The Day-After-Women's-Day Newspapers


Case Film
Supporting Images
Supporting Images






´Raparigas da Bola` (English translation: Ball Girls) is an advocacy group that fights to give more visibility to women in sports.

Raparigas da Bola wanted a campaign to raise awareness about the deep-rooted inequity that exists in sports coverage.

With zero budget to work with, we printed off a humble 30 copies of the newspapers, counting on the striking power of reproducing an exact representation of each of the 3 newspapers as two-tone infographics to capture the audience’s attention.


With the media spotlight on women on 8th march (International Women’s Day), then what better day than the 9th march to draw attention to the deep-rooted inequity that exists in sports coverage, everyday.

We needed a simple, powerfull, and eye-catching execution to turn the news of the day into a tool with which to fight for fairer visibility for female athletes.

That's why we turned the news of 9th, published by the Portugal's top 3 sports newspapers, into 3 infographic publications, highlighting the imbalance of media exposure between men and women in sport.


Some say a picture is worth a thousand words. In this campaign, one infographic really was worth a thousand words. We focused on one single item of data (the athlete’s gender) and turned three newspapers into 3 iconic infographics, essentially summarising data over 94 pages into 2 block items: male-athlete coverage and female-athlete coverage.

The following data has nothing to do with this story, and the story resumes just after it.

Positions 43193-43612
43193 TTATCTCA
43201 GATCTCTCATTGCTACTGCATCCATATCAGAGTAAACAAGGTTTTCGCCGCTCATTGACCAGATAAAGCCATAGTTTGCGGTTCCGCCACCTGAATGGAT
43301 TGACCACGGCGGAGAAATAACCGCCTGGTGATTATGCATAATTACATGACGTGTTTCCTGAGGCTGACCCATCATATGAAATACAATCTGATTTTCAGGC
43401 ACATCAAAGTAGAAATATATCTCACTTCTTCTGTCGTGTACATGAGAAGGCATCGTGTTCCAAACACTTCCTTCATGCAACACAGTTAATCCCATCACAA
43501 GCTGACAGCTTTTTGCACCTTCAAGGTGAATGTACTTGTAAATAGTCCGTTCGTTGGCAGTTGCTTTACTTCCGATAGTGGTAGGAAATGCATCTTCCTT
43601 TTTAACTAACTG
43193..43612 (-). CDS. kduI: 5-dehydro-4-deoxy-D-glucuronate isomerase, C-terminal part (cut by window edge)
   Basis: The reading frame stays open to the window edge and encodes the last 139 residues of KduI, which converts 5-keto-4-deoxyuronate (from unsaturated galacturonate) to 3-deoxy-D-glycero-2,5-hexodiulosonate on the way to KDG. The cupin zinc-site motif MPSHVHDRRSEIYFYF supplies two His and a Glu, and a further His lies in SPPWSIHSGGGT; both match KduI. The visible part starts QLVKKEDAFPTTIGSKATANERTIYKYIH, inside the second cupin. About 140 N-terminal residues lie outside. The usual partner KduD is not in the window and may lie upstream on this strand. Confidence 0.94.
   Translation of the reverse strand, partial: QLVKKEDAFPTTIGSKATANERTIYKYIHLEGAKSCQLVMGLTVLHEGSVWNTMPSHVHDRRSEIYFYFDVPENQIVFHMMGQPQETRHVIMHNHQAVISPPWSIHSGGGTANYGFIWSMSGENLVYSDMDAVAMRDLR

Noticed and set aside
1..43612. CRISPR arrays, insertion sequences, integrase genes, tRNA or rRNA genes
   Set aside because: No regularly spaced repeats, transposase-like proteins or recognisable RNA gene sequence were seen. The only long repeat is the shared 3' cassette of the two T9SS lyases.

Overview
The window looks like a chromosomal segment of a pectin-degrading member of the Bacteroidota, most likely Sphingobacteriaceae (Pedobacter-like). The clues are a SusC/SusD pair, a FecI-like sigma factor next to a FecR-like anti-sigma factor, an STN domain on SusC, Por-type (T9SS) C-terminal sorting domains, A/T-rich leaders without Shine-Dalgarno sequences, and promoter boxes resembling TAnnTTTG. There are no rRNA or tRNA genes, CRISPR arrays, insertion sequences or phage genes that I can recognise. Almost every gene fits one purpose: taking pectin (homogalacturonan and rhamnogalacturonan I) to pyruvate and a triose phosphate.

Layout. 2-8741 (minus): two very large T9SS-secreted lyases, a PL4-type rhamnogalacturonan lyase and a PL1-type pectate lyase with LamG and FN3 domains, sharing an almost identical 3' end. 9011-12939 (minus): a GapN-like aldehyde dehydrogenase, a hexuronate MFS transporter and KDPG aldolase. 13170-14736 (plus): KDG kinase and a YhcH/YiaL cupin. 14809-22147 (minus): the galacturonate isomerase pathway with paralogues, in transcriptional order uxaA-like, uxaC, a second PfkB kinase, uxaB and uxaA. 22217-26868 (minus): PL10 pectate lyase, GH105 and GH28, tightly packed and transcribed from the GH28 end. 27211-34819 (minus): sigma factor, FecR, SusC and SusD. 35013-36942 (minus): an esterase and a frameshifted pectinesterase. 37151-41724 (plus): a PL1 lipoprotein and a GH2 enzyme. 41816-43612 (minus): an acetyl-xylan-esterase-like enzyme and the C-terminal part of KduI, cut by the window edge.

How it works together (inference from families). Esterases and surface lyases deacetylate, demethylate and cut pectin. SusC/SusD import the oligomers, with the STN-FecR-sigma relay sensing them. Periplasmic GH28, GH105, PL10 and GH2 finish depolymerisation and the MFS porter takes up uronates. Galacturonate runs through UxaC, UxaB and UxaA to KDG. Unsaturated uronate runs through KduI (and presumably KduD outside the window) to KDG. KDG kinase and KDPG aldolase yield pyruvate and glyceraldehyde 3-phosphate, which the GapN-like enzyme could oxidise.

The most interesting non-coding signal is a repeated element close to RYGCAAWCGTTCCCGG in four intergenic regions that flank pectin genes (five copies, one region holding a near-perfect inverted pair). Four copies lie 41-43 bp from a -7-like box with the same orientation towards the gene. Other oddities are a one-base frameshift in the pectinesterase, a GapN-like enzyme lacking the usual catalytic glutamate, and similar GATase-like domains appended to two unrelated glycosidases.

By turning our attention to Portugal’s top 3, tier-one, sports newspapers, and summarizing the information in them into gender-based data, we distinctly highlighted the blatant, disproportionate coverage of male athletes, and furthered the movement to break this cycle, and give more coverage to women athletes.

The combination of data, design, and courage, resulted in a tool with which people were able to use to fight for fairer visibility for female athletes.


In the early hours of the 9th March we digitized Portugal’s top 3 sports newspapers, replacing text and photos with two-tone block colours, illustrating the imbalance of coverage between male and female athletes. With a color assigned to each gender, the final infographics visually summed up the blatant bias given to male athletes, and in stark contrast to women’s coverage, with only a few squares sparsely dotted about the publications.

In order to get traction on social media, we partnered with 50 athletes who helped to amplify the campaign with their teammates and colleagues, spreading the campaign on social media with the hashtag #ElasTambémJogam (#WomenAlsoPlay).

From just 30 copies of the newspapers, we were able to reach an audience 52x larger than Portugal’s biggest sports newspaper.


With zero investment, including in media, but with a powerful execution, the campaign was able to:

. reach 52x more people than Portugal’s biggest sports newspaper;

. secure participation from more than 150 athletes to help spread the campaign;

. impact more than 32 countries;

. get traction on major news platforms around the globe;

. become the topic of the day on 9th March

. put pressure on sports newspapers to increase coverage of female athletes, reaching around a 100% increase in said coverage just one week after the campaign was run.

As a direct result of the campaign, one of the members of Raparigas da Bola was invited to write about gender equality in Portugal’s biggest sports newspaper.

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The Day-After-Women's-Day Newspapers

HAVAS, Lisboa

The Day-After-Women's-Day Newspapers


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